It’s clear how the revenue sharing deal benefits Marin Software and why they’re motivated to partner with Google. To decipher what Google will gain, you have to read between the lines. One assumption is if Marin were to close up shop, their customers would eventually find their way back to Google Ads. But the disruption to Google’s ad revenue would have been significant enough that they chose to profit share with Marin to avoid any interruption to their ad business.
This agreement is intriguing from a historical viewpoint signaling that we are entering a new stage of how online business is generated and rewarded, but also unique in that Google has a competing product, Google Ad Manager. Even though Google has a conflict of interest in partnering with Marin, the deal still makes financial sense for the search engine giant.
Who’s Looking Out for You?
What’s creating such fat profit margins? It’s because Marin’s clients and others using Google Ad Manager are likely not spending their advertising budgets wisely and efficiently.
Case in point: Google reduced the amount of exact match keyword control by now allowing for similar words to match on exact match keywords instead of strictly the exact match. For example, "flowers online" and "flower online" which are high search volume terms, have surprisingly different conversion rates and therefore deserve different CPCs, yet Google has now removed this feature, in theory, to make it easy for the user, but in reality, Google ultimately benefits.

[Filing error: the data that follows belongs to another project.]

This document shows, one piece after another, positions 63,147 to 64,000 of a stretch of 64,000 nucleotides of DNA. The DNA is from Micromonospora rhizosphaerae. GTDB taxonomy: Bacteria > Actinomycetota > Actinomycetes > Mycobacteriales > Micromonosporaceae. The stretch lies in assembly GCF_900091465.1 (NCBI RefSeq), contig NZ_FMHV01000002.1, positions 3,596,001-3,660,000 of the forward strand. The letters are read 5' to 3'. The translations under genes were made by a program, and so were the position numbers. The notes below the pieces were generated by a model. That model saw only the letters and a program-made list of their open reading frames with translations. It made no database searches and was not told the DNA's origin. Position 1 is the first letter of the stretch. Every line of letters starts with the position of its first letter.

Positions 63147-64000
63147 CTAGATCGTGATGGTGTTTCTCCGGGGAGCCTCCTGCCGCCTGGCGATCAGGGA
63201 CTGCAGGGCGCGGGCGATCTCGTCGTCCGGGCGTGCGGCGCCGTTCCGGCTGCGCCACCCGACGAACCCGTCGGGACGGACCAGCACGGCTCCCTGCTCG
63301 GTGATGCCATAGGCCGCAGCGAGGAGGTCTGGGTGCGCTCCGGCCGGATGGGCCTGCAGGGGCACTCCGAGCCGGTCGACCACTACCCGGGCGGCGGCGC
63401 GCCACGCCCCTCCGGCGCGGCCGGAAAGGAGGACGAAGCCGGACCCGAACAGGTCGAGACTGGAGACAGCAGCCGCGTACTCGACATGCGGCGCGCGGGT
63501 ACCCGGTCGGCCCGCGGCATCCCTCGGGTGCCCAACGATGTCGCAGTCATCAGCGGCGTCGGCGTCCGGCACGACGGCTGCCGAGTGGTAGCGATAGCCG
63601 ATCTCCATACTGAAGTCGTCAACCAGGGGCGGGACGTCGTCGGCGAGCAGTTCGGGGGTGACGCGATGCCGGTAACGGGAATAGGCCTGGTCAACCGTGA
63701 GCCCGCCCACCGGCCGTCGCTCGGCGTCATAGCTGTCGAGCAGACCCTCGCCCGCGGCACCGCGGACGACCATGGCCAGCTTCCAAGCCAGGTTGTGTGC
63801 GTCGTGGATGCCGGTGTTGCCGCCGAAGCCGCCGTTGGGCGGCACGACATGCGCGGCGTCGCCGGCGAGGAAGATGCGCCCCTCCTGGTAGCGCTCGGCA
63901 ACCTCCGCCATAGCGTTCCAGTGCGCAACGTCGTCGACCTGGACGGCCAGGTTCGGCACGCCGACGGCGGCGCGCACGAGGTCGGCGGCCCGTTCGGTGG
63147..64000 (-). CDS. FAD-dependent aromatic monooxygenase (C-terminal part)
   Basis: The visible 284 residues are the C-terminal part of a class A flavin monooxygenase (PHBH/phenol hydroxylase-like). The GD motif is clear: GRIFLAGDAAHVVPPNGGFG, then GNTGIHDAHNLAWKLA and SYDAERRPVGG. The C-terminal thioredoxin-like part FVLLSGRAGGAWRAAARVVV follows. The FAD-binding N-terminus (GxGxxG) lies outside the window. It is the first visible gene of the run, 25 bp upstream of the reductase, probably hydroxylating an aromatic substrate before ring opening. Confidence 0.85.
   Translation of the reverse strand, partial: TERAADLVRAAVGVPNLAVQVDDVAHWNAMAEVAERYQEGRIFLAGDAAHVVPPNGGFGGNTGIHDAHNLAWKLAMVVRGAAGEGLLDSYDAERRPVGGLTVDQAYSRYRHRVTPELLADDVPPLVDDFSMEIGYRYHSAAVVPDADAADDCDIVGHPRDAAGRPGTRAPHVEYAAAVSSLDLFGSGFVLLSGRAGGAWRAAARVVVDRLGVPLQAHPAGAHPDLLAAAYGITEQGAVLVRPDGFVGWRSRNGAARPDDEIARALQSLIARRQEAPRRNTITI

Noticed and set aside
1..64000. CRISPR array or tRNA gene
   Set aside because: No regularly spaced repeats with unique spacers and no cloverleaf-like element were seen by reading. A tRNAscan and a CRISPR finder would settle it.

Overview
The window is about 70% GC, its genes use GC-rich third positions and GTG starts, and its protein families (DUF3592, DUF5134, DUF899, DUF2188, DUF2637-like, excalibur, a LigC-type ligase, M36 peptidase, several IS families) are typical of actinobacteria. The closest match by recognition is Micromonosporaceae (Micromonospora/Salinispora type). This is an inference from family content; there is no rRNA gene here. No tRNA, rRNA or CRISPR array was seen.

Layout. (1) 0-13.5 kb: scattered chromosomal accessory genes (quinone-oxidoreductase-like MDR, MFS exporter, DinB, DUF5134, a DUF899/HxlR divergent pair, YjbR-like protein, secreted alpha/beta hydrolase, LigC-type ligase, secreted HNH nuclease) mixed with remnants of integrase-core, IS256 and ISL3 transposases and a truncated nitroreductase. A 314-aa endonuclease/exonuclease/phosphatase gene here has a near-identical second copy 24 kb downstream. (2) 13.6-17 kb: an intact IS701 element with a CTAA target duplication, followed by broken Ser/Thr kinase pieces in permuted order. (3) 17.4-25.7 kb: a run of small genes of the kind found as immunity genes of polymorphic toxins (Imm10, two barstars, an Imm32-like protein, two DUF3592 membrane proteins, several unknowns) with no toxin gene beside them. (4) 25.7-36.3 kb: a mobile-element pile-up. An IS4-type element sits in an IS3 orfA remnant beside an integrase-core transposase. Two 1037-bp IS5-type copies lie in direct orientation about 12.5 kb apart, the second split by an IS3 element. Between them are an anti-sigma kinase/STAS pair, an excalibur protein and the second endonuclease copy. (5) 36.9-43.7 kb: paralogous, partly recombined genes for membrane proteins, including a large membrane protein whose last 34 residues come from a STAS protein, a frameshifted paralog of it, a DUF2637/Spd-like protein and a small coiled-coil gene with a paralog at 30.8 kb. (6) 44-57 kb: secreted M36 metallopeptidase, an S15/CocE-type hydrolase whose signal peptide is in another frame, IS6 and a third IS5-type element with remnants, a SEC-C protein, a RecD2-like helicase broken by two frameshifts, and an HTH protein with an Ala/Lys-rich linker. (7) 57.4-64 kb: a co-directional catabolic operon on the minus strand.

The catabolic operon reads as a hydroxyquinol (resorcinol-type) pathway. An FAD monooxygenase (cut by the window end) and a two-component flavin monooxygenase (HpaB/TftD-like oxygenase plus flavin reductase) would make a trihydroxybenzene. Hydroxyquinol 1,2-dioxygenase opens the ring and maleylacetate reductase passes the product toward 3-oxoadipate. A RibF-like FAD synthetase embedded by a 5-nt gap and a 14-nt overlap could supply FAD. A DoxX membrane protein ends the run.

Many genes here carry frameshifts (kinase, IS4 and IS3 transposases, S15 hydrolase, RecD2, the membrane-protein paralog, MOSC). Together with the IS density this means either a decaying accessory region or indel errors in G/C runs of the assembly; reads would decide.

Digital advertising is vastly complex with endless variables that must be managed across multiple channels, making it easy to overspend on ads that are underperforming. Because results vary wildly between platforms and brands, ad channels end up controlling an advertiser's spending instead of the other way around – with you at the helm.
All companies are driven to maximize profits, and the digital advertising industry is no exception. Which means advertisers shouldn’t assume an ad channel is looking out for them and it’s more important than ever they make sure ad platforms and publishers aren’t inadvertently taking advantaging of them, the advertiser or brand. Since the Marin-Google deal is likely just the tip of the iceberg, they should keep an eye out for similar deals to emerge this year.
However, they shouldn't yet panic. Instead, this should be seen by advertisers as another warning to end wasteful digital ad spending and take control of campaigns. However, first, they have to recognize there’s a problem and then they need to stop relying on ad publishers and dig deeper into their ad spending and campaigns. Third, they should take advantage of the tools and services available to help them gain back control and win in digital advertising.
The biggest mistake they can potentially make is not acting upon yet another warning sign about the big ad publishers. So as 2019 kicks off, advertisers should start executing on their marketing plan but they should remember there’s no better time than now to take a closer look at their digital marketing and make the changes that will positively impact growth and revenue.
Dave Atchison is the chief executive of New Engen